Thursday, November 17, 2016

Kelli's Quill Newsletter - Autumn Issue

Kelli’s Quill

Autumn Issue

Hi everyone! 

I hope you all had a happy Halloween! This autumn issue of the Quill is stuffed with all kinds of goodies. I’m sharing news about my new Medallion Press historical western, a mini-interview, links to two new short romances, and writing advice. Let’s get started!


Kelli’s third Medallion Press romance, Lies, Love & Redemption was released in September. This full-length novel is set on the Nebraska prairie in 1877 and blends a steamy romance with mystery and danger. Here’s the summary:

Lies, Love & Redemption
Shot and left for dead, Sam Hixton stumbles into a general store on the Nebraska prairie and collapses into the arms of Cassie Wilcox.

Cassie’s world is turned upside down when the handsome stranger drops into her life. Sam is another complication she doesn’t need: her business is dying and her trouble with the townspeople is escalating. Yet she’s determined to keep the store open — no matter what the cost.

As Sam recovers from his injuries, he hides the truth about his identity and convinces Cassie to let him work in the store. He’s attracted to her and admires her independent nature but quickly realizes Cassie’s in way over her head. They fight their growing attraction, and Cassie questions whether she can trust her fragile heart to a mysterious stranger. Will he accept her once he knows about her troubled past?

Cassie resists Sam’s advances and represses her feelings until one fateful night when they give in to their fiery passion. Together, they work out a plan to save the store but find their efforts are thwarted—and their lives endangered—by the locals.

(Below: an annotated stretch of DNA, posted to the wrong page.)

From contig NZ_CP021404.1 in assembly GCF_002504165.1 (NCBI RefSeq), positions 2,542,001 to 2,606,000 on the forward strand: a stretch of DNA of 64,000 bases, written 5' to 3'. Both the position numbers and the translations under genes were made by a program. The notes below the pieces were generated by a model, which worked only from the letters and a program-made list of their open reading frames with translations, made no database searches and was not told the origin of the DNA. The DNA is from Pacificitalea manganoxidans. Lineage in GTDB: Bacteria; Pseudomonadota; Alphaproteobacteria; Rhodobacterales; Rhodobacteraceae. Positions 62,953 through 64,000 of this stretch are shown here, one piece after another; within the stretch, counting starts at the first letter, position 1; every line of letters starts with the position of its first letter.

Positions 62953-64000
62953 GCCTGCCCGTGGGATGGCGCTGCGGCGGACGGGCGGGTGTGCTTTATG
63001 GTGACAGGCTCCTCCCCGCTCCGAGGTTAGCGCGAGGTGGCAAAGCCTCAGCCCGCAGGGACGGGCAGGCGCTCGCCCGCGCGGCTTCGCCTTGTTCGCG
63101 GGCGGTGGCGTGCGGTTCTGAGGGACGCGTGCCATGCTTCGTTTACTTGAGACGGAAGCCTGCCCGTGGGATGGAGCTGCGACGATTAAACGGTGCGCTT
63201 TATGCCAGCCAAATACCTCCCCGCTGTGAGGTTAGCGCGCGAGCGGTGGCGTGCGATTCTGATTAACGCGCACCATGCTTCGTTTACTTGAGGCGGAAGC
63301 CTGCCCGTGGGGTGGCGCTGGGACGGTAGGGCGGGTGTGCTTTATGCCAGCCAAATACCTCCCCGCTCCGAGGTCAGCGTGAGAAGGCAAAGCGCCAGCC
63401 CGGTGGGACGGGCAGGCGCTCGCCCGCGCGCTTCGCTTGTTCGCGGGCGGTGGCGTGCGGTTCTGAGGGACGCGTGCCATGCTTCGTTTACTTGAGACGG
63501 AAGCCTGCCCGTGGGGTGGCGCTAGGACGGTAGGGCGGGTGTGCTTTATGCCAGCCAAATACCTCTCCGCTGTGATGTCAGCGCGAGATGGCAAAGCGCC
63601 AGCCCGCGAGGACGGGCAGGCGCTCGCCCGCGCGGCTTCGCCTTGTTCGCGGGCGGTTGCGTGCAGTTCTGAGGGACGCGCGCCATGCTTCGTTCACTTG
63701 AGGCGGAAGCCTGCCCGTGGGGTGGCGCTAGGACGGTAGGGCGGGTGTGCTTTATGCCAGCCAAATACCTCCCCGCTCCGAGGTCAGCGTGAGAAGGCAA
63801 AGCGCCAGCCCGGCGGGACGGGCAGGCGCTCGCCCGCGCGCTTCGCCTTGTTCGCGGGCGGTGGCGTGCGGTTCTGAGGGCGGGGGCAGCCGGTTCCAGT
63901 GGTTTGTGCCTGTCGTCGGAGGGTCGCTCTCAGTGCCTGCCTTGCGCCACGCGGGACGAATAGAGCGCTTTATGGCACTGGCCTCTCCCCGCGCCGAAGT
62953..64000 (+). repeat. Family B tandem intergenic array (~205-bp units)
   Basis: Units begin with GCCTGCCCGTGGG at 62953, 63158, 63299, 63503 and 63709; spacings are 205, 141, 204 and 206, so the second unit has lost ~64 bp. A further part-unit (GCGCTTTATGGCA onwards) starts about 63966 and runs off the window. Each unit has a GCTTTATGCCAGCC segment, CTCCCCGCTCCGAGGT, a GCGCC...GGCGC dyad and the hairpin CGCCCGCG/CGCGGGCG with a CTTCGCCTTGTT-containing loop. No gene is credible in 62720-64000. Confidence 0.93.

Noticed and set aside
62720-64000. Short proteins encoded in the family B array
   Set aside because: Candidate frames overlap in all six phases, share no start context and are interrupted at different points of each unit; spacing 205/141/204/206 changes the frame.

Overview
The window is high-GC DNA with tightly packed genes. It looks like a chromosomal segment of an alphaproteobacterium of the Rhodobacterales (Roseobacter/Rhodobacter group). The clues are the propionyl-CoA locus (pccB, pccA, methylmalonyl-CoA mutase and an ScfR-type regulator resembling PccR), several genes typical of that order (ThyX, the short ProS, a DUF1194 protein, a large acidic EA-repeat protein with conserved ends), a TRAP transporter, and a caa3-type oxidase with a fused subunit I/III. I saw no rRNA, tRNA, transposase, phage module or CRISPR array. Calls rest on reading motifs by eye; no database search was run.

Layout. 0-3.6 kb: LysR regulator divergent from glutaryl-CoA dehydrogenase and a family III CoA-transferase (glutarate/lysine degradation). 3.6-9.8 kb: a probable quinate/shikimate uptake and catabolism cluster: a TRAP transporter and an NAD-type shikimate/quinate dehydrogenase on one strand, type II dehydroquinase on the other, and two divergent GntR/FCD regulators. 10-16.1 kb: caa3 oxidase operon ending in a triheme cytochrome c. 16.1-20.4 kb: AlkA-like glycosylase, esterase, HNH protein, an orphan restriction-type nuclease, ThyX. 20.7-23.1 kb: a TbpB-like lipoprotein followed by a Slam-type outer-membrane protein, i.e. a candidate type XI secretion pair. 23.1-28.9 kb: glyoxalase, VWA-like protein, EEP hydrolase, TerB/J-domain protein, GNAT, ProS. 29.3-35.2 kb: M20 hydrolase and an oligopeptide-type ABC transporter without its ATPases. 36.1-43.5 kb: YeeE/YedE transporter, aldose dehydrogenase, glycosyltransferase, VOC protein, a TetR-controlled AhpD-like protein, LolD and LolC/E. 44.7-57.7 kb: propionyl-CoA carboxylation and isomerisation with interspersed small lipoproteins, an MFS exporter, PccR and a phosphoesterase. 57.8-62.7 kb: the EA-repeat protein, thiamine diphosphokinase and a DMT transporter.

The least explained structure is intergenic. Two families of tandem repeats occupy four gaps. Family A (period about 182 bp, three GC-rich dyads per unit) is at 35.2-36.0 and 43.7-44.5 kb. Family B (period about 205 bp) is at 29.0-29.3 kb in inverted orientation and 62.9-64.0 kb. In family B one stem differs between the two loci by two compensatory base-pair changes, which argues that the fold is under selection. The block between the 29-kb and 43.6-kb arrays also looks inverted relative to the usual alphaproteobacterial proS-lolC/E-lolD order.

Sam’s secret returns to haunt him and pulls him away just when Cassie needs him the most. Will he regain her trust when she learns the truth?
Cassie has everything invested in the store—can she save it and find true love with Sam before it’s too late?

Order your copy of Lies, Love & Redemption here:

Learn more about the book and get links to other platforms here:

Read a guest blog about Lies, Love & Redemption. Post includes an exclusive excerpt!

Kelli’s romance “Seducing a Stranger” appears in the November issue of Romance Magazine. Order your copy here: Or
Her short romance, “Autumn Amour” was published in the October 2016 issue of Romance Magazine. Order your copy here:

Kelli answers a few questions about the making of Lies, Love & Redemption.

1. Is this the first time you’ve written about the Nebraska prairie? Did you dig deep into its past?
Yes, this is the first time I’ve written about Nebraska, or tackled a western, for that matter. Although I’ve written a lot of historical romances, the time periods are always different. I’ve used Medieval (A Most Unusual Princess), Scottish (The Viking’s Witch) and Colonial (Dangerous Indenture) settings.

I enjoy reading about history and exploring what life was like back then, so doing the research part of the book is interesting—and time consuming. I’m always scribbling notes about details I could use in the book. I never use them all, but adding realistic details helps draw the reader into the world of the characters, even though it might be very different from how we live now.